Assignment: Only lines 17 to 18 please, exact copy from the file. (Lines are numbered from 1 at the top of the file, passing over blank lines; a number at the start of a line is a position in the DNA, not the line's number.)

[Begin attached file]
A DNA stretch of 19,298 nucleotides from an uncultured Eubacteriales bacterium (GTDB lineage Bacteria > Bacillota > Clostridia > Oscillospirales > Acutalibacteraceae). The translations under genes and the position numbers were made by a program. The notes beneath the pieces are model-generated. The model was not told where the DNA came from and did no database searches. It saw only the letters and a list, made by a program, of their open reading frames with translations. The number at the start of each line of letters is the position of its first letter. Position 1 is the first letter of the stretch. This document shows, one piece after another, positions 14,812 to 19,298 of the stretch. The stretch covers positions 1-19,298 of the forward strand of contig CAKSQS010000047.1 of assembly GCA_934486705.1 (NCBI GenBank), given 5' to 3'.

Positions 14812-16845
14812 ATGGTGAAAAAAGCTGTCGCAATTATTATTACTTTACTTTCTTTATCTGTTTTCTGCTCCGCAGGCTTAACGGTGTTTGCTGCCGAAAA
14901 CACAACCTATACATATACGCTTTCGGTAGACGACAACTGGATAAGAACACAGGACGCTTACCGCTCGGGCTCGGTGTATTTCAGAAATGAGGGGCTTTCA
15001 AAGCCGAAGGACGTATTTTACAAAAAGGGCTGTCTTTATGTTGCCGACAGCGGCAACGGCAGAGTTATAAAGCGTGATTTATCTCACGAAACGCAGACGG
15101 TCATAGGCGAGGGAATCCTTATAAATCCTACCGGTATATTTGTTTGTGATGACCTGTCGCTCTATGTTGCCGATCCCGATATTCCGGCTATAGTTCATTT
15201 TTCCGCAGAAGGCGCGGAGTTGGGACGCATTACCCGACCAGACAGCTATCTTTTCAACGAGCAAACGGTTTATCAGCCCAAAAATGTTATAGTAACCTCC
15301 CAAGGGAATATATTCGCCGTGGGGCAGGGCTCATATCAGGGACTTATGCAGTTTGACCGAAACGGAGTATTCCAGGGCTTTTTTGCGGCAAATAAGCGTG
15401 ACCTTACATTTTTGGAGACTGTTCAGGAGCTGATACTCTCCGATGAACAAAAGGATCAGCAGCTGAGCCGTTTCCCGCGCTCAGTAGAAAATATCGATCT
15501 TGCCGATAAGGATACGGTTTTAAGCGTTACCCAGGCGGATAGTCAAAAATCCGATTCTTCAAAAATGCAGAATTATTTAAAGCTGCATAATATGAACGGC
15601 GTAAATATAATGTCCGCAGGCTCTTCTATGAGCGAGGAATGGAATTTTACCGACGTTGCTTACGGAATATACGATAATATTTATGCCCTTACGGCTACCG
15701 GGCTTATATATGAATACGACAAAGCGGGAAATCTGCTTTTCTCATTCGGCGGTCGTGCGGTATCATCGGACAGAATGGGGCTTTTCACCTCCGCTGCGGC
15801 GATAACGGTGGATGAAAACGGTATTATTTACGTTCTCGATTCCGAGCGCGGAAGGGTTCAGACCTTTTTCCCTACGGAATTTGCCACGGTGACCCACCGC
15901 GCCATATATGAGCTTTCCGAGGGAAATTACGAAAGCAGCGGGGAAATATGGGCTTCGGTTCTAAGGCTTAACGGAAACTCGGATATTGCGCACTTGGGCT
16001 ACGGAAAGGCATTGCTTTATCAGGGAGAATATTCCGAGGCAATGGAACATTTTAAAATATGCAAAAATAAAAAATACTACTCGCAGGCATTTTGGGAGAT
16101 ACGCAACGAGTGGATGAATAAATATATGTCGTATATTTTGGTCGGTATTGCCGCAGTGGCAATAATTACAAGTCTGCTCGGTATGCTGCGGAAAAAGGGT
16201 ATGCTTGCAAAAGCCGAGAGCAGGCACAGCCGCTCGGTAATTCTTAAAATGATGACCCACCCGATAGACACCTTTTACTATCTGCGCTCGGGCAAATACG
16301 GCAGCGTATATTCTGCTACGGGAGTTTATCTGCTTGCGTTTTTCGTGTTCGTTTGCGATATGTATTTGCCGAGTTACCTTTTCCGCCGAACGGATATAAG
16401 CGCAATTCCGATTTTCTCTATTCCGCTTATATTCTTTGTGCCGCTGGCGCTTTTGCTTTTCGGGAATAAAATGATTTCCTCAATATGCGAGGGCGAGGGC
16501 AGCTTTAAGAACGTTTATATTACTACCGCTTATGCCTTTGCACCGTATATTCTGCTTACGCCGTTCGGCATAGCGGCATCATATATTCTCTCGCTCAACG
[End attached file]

16201 ATGCTTGCAAAAGCCGAGAGCAGGCACAGCCGCTCGGTAATTCTTAAAATGATGACCCACCCGATAGACACCTTTTACTATCTGCGCTCGGGCAAATACG
16301 GCAGCGTATATTCTGCTACGGGAGTTTATCTGCTTGCGTTTTTCGTGTTCGTTTGCGATATGTATTTGCCGAGTTACCTTTTCCGCCGAACGGATATAAG